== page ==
Tuesday, August 11, 2015

Digital Heritage: Semantic Challenges of Long-term Preservation

Digital Heritage: Semantic Challenges of Long-term Preservation. Christoph Schlieder. Semantic Web – Interoperability, Usability, Applicability. 05/06/2010.
     This is an excellent article on long term preservation. It is argued that a period of 100 years constitutes an appropriate temporal frame of reference for addressing the problem of semantic aging. Ongoing format migration constitutes currently the best option for temporal scaling at the semantic level.

Digital preservation focuses on finding solutions that scale well along the temporal dimension. In the pre-digital world, the preservation of written records over long periods of time depended on several factors:
  1. The record needs to be preserved physically
  2. The ability to read the record and language need to exist
  3. There must be a community that still shows interest in the record
There are a number of reasons why digital preservation may fail.
  •  Media aging: Any medium that carries a digital encoding will physically deteriorate until it is no longer possible to recover the original bit stream.
  • Semantic aging: The evolution of data formats and the fact that knowledge about data semantics quickly disappears if not specified explicitly.
  • Cultural aging: The community loses interest in some content; the documents are no longer retrieved, and is not maintained and transmitted any more, its loss is almost unavoidable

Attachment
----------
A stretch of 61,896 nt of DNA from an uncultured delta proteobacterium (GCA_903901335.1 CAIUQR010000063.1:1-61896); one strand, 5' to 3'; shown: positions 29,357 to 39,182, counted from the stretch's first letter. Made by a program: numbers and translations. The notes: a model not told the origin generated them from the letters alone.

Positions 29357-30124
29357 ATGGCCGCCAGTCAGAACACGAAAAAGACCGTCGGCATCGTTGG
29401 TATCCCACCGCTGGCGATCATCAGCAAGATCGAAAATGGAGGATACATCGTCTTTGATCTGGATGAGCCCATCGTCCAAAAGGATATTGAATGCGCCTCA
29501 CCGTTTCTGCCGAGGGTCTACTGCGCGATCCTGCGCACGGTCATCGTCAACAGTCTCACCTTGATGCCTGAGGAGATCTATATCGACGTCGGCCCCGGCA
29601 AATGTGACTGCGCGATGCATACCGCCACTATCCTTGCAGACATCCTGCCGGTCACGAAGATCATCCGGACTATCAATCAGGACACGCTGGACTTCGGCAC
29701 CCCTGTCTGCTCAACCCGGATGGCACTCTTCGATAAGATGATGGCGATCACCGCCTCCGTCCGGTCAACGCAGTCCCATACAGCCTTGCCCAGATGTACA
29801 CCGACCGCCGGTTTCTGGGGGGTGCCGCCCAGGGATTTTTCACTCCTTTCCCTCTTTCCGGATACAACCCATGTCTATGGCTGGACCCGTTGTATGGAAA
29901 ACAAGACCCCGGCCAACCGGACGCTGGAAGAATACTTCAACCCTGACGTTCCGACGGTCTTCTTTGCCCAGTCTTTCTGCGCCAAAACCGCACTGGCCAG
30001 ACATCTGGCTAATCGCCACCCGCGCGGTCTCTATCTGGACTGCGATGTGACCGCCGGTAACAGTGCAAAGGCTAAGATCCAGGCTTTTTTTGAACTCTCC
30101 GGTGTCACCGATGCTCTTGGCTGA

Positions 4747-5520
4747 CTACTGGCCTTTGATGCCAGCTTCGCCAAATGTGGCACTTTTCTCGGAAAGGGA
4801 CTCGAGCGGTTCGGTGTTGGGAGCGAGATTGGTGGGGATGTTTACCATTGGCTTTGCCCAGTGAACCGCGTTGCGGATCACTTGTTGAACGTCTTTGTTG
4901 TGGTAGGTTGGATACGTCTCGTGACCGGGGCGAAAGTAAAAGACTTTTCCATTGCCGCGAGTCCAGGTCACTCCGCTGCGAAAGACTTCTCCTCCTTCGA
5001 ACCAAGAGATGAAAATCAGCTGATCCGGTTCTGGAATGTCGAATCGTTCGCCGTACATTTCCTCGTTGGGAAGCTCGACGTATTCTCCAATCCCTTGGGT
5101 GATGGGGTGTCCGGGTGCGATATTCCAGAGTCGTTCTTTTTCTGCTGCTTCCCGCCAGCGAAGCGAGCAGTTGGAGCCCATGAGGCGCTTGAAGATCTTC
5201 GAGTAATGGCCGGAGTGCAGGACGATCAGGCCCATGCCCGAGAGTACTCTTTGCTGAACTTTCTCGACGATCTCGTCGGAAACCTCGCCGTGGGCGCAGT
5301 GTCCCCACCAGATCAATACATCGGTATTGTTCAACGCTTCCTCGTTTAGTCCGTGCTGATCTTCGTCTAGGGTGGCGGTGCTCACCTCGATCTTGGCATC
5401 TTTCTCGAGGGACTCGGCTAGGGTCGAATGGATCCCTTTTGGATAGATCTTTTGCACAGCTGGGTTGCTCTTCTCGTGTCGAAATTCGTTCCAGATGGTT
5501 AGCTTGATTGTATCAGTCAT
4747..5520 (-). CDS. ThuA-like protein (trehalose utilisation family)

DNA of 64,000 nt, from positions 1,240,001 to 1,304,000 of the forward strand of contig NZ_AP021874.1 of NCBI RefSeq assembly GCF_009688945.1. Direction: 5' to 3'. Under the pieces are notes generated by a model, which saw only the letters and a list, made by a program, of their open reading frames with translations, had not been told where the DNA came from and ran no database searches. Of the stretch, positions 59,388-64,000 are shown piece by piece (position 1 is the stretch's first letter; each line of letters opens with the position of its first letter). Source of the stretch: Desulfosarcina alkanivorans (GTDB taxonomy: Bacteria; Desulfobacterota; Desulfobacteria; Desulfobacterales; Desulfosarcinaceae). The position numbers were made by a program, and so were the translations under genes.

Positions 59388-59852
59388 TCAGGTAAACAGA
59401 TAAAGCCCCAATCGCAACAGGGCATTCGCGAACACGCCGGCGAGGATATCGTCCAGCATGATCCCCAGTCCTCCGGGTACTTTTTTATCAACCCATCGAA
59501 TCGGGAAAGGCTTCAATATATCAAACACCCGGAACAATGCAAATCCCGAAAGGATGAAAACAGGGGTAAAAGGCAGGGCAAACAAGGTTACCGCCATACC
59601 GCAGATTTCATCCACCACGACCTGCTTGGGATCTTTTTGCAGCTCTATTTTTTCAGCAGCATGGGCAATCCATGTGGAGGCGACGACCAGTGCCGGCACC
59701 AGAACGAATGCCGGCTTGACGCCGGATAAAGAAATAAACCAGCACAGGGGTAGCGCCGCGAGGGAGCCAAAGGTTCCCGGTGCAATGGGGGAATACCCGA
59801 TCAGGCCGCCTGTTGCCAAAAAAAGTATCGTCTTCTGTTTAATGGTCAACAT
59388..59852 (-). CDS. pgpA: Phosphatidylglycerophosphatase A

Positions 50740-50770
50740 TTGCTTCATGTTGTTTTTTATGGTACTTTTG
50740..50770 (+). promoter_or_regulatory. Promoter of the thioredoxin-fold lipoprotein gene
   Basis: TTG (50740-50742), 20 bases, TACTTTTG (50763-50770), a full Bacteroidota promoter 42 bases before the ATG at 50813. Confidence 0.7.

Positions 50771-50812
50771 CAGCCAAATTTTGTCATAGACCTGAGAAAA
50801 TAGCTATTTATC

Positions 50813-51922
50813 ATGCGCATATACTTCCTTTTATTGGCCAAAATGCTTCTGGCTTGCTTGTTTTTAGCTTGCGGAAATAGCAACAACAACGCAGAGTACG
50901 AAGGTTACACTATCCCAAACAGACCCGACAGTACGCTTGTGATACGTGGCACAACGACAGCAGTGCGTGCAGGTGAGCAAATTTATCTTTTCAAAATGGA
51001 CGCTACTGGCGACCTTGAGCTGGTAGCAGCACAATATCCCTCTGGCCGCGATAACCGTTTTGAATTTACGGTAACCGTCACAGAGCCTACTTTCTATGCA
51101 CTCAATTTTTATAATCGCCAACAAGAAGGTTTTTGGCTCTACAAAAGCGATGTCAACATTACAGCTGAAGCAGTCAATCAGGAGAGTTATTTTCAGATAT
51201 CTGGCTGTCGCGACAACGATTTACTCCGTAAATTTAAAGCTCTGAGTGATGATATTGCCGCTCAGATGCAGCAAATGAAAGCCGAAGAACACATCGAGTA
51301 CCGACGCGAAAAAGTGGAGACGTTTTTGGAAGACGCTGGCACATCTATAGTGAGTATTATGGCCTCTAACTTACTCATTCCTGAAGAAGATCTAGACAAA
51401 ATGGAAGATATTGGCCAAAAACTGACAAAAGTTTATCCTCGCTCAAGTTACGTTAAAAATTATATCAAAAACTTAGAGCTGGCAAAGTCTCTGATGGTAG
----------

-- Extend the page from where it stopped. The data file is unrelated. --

It is important to identify the time scale with preserving digital items. In the short term, 10 years, there are any number of solutions. So that the short term problem "may be considered solved". The most  ambitious time frame for digital preservation is the one promoted by the Long Now Foundation, which is a formidable period of 10,000 years. This article looks at a more modest period, 100 years. The agenda for this period is:
  1. find strategies to access digital contents from the past 50 years in spite of aging factors
  2. plan the preservation of currently accessible digital content for future use the next 50 years
This problem cannot be solved just by "simply agreeing on a standard format for digital archiving". There are two digital preservation initiatives, migration and emulation. Migration seems to work best for a document-centered workflow, and emulation "constitutes the best solution for archives of highly interactive media". Digital preservation initiatives conceived of preservation as an ongoing process around a digital curation lifecyle model and incorporate migration strategies to reduce risks. This is the basic link between digital preservation and the semantic web. How well this works depends on how solutions scale over the 100 years. "Only by looking at periods that are significantly longer than the 10 years" can we tell how the solutions will work. The aging processes have always been at work. "The best way to overcome the effects of semantic ageing is by migrating digital records into new formats." Long-term preservation forces the research community to adopt a much longer temporal frame of reference."

"Taking cultural ageing seriously means to abandon the idea that digital preservation operates like a time capsule. The picture of content that is enclosed in a digital capsule to be opened at some moment in the future is misleading because it is not the past that sends messages to the future. Rather, it is the present that makes choices, selecting content from the past and linking to it. This ongoing process of linking from the present into the past makes up digital heritage." 

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